The Land Rover Owners Wife

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Then there are the ‘Grow-your-own’ Christmas Trees

A future Mudville Christmas tree may be cocooned in this pod

During our visit to Fillinghams’ Christmas Tree farm back in December, I spotted some packets of ‘Grow-your-own’ Christmas Trees for the bargain price of 99p each. I thought that these would be a fun thing for the youngest Mudlets to try to grow, so we paid for two of them and the girls were delighted with this extra purchase. All through Christmas the pods were proudly kept with their sleigh gifts and Christmas toys, waiting for the day when we could plant them …… and that day was today. Continue reading


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A surprise from my garden

A pleasant surprise

I haven’t planted much in my garden this year, some potatoes in potato bags and tubs, tomatoes, cucumbers and chillies in the greenhouses. Pots of strawberries have been left to their own devices with the minimum of attention, providing us with a lovely crop of berries earlier this year and the rhubarb has grown bigger than ever and is now ready for splitting with a section destined for the school garden. Continue reading

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A bit of a mess

Much improved

Much improved

That’s the only way you could describe the state of my largest greenhouse. In fact it was far more than a bit of a mess, it was a bona fide disaster zone and I needed to sort it out pretty quickly. You see with the Jack Frost just around the corner, it was imperative that I moved the chilli plants which were in the smaller greenhouse, into the large one, so that I could set the small one up as the winter lodgings for some of the outdoor plants which weren’t frost hardy.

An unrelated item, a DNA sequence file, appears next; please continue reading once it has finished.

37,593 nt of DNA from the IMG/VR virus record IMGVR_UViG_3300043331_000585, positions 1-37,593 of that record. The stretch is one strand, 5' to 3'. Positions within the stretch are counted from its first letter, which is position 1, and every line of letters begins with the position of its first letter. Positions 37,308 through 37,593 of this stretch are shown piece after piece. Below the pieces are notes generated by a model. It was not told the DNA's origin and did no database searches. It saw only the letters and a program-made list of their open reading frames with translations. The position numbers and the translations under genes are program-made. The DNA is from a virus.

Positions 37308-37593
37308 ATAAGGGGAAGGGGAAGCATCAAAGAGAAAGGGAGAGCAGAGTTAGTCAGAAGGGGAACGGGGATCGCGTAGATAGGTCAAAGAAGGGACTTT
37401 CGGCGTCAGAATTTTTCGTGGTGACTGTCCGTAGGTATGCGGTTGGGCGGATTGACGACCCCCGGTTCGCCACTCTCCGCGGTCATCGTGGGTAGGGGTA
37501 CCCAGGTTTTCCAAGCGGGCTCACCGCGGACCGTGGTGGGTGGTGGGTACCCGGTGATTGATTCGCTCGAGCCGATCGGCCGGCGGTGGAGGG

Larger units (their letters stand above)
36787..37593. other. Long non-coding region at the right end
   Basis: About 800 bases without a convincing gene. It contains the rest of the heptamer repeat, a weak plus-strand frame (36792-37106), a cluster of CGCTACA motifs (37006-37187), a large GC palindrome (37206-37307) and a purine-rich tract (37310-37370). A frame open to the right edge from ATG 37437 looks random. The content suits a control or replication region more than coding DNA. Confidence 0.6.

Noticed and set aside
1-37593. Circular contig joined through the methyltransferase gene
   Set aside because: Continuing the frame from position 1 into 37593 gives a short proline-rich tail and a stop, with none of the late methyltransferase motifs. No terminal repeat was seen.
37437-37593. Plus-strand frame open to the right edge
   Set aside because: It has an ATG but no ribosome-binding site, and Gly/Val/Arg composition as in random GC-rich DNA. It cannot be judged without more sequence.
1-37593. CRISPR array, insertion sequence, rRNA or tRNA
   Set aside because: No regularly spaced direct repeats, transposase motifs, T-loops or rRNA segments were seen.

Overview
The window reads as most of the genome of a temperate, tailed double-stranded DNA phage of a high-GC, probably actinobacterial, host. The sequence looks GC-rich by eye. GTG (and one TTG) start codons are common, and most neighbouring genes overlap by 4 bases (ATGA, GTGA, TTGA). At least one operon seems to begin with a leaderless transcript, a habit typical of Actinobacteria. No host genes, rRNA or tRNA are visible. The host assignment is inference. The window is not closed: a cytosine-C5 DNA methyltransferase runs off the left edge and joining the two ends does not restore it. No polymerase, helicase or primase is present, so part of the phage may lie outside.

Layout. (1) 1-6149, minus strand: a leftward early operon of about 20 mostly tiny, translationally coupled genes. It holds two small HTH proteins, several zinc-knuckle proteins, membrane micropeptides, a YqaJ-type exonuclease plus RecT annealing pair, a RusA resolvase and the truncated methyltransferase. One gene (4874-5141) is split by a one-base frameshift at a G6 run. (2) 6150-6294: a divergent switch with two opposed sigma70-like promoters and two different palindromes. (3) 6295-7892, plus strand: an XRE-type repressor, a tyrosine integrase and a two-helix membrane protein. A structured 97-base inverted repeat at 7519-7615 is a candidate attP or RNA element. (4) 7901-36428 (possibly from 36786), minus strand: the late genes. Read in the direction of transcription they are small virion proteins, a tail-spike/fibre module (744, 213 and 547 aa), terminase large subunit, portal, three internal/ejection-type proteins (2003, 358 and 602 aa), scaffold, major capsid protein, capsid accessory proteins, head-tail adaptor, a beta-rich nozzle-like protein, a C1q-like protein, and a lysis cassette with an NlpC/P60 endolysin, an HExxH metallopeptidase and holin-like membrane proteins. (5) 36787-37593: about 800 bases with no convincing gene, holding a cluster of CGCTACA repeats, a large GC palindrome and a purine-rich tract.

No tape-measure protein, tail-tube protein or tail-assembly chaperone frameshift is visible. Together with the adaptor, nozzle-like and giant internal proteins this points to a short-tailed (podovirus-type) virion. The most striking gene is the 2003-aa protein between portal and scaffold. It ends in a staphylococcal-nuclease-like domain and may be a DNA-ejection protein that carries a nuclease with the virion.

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Who dunnit?

The second of our two pumpkins is now almost completely orange

The second of our two pumpkins is now almost completely orange

A couple of weekends ago I spent about 7 hours across two days, in my vegetable gardening clearing away, pruning, digging up and planting, untangling bean vines from bamboo structures interwoven with garden wire or garden twine. I hoisted, shifted and dragged bags of compost, spent and unused growbags, pots, tubs, house bricks and windblown branches from one place to another. By the end of the weekend I could feel with the usual gentle reprimand from muscles not used to so much activity and treated myself to a long, hot soak in the bath to placate them. Continue reading

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Hanging baskets, tubs and the prehistoric corner

We all chose the plants for the hanging baskets

We all chose the plants for the hanging baskets

Back in June, a quick survey of the hanging baskets and tubs dotted around Mudville, resulted in Mud deciding that most of the 6 or 7 year old baskets had well and truly outlived their usefulness and many of the herbs and plants, needed repotting into larger tubs or pots. So we all piled into Annie and headed off to the garden centre on the first of many trips, to replenish the baskets and plants. One area that we really wanted to address, was the corner near the barbeque which is almost entirely in the shade for most of the day, due to the gazebo and so that first trip was mostly dedicated to finding a selection of shade loving plants, with which to dress the covered well. Continue reading


Now you see it – the pond that is

What a difference 2 hours and a load of elbow grease makes

What a difference 2 hours and a load of elbow grease makes